Brain MRI.

Infants were imaged shortly after rewarming (median of 5 days of life) using a specialized neonatal head coil on a 1.5-Tesla Signa EchoSpeed system (GE Medical Systems). Imaging sequences included T1- and T2-weighted MRI and diffusion-weighted imaging. A pediatric neuroradiologist (A.J.B.), blinded to the clinical history, evaluated all images. Injury was scored using a system strongly predictive of neurodevelopmental outcome following neonatal HIE.23 We defined normal to mild MRI injury as basal ganglia/thalamus score <2 and watershed score <3 and moderate to severe MRI injury as basal ganglia/thalamus score ≥2 (involving both the thalamus and the lentiform nucleus) or watershed pattern ≥3 (involving both watershed cortex and white matter). A similar classification was highly predictive for neurologic disability at 18 months of age in newborns with HIE treated with hypothermia.11

Statistical analysis.

All analyses were performed with STATA software (Stata 10.1, Stata Corporation, College Station, TX). χ2 and Fisher exact tests were used to compare dichotomous variables, and t test was used for continuous variables. Wilcoxon rank sum test (Mann-Whitney U) was used to compare nonparametric data. Receiver operating characteristic (ROC) curves were used to assess the prognostic value of EEG background patterns at each time interval. We considered significant a p value < 0.05.


Patient population.

During the study period, 49 newborns were treated with hypothermia and 46 had continuous video-EEG available for review. Of these, 41 were evaluated with MRI. Five infants who were deceased following redirection of care and were not studied with MRI were excluded. Four of them had an initial extremely low voltage cerebral activity, and one had BS pattern, both persisting for more than 24 hours. Their clinical severity was similar to those with persistent BS or extremely low voltage activity and moderate to severe MRI injury. Clinical characteristics of newborns with respect to brain injury are presented in table 1. Mean hour of life to reach target temperature was 5.2 ± 1.9.

Table 1
Clinical characteristics and MRI outcome

Video-EEG monitoring.

EEG monitoring was initiated at a mean of 10.2 ± 2.9 hours of life. All infants reached target temperature before or within 1 hour after EEG initiation. Mean duration of monitoring was 90.9 ± 28.2 hours. Nine infants received AEDs prior to the onset of EEG monitoring, and one of them subsequently developed subclinical seizures. In 2 newborns, monitoring was discontinued prior to rewarming.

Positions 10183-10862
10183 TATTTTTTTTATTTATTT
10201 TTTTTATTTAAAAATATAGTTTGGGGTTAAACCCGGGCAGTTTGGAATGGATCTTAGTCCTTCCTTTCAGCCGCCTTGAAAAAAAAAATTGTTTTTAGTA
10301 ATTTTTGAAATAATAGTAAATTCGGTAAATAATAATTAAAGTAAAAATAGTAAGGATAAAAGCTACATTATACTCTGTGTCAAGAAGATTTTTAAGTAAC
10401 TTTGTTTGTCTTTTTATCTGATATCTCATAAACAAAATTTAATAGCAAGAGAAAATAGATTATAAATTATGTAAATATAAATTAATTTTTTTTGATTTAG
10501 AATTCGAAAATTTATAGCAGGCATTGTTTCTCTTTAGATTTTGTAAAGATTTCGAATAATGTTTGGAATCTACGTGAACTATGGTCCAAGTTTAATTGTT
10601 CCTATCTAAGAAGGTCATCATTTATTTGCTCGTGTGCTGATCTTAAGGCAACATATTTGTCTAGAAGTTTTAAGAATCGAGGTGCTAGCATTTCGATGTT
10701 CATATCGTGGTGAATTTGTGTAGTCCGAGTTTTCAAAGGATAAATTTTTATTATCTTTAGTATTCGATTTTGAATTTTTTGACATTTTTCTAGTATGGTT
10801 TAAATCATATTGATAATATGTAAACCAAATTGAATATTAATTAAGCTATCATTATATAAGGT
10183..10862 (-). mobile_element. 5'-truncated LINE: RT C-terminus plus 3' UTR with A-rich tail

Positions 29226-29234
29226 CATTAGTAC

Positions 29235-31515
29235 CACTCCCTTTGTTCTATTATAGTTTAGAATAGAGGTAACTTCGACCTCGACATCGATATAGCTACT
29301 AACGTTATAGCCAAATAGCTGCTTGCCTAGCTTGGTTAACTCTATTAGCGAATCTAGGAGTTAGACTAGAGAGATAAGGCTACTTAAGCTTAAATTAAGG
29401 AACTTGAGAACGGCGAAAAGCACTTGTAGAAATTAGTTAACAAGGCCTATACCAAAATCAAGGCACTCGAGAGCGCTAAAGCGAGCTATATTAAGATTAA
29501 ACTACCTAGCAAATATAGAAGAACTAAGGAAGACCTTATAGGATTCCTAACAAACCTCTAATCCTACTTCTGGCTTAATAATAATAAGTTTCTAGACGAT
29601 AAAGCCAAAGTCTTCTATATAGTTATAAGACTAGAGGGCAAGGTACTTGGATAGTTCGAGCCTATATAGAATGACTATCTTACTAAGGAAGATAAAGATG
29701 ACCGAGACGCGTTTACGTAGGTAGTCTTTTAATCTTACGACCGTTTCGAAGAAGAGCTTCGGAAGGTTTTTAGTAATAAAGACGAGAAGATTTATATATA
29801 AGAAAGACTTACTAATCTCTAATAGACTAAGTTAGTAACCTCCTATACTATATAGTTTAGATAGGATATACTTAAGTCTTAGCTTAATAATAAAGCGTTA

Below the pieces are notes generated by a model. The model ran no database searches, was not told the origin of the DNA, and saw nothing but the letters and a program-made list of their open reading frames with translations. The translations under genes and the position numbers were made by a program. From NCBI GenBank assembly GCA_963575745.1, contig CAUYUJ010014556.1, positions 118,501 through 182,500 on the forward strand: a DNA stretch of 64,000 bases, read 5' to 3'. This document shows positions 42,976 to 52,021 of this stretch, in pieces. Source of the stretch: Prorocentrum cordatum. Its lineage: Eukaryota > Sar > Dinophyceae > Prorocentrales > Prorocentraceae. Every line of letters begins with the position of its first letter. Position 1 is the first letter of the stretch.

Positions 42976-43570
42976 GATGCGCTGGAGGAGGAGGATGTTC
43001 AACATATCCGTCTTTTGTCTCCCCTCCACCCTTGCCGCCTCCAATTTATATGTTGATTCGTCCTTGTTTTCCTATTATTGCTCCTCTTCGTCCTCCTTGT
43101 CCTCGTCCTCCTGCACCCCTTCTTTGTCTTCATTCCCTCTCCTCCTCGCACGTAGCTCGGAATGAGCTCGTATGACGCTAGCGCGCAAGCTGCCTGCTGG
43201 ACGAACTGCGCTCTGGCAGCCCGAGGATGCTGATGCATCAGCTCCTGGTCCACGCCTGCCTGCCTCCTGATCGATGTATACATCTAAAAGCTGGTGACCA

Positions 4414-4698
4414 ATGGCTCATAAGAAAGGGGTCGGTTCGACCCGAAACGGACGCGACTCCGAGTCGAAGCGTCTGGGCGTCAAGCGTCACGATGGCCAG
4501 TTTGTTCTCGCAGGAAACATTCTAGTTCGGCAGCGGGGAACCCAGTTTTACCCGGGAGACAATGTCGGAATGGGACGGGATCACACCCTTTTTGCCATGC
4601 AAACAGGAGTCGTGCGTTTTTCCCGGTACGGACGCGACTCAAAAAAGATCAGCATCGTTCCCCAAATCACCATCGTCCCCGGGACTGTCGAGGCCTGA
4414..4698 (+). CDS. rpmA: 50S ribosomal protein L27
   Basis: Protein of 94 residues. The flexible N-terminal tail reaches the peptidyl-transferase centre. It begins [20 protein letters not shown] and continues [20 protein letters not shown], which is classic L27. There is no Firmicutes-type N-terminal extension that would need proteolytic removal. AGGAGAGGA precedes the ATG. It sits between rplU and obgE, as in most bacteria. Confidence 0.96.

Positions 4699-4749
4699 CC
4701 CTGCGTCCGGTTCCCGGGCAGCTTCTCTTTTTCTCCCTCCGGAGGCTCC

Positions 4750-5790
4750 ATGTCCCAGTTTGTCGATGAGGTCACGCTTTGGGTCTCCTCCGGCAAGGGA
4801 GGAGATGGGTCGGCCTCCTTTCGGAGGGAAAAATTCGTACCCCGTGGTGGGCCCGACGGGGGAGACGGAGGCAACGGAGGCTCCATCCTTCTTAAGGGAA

EEG background pattern.

From the beginning of cooling to rewarming, the background improved in 19 newborns (49%), remained the same in 15 (38%), and worsened in 5 (13%). EEG background pattern and the burden of moderate to severe MRI injury at each time interval are presented in table 2. The background pattern for newborns with moderate to severe injury was significantly worse than for those with no or mild injury for all monitoring time points (table 3). The sensitivity and specificity of EEG background at specified time intervals was greatest at midcooling and beyond (table 4).

Table 2
Evolution of EEG background with hypothermia by severity of MRI injurya
Table 3
EEG background evolution, seizures and status epilepticus, and MRI outcomea
Table 4
Sensitivity and specificity of EEG background during hypothermia for moderate to severe MRI injury

Beginning of cooling.

None of the newborns with a normal background at the beginning of cooling had moderate to severe injury. Of the 15 newborns with an excessively discontinuous pattern, 4 (27%) had moderate to severe injury, 5 had mild injury, and 6 were normal. In contrast, of the 14 newborns with BS or extremely low voltage patterns, 9 (64%) had moderate to severe injury. Of these, 4 had maximal MRI injury scores. Interestingly, 5 newborns with BS or extremely low voltage patterns at the beginning of cooling had a normal MRI or only mild injury. In all 5 cases, however, the EEG improved by 12–18 hours of recording, and in 3 of them the background normalized by midcooling.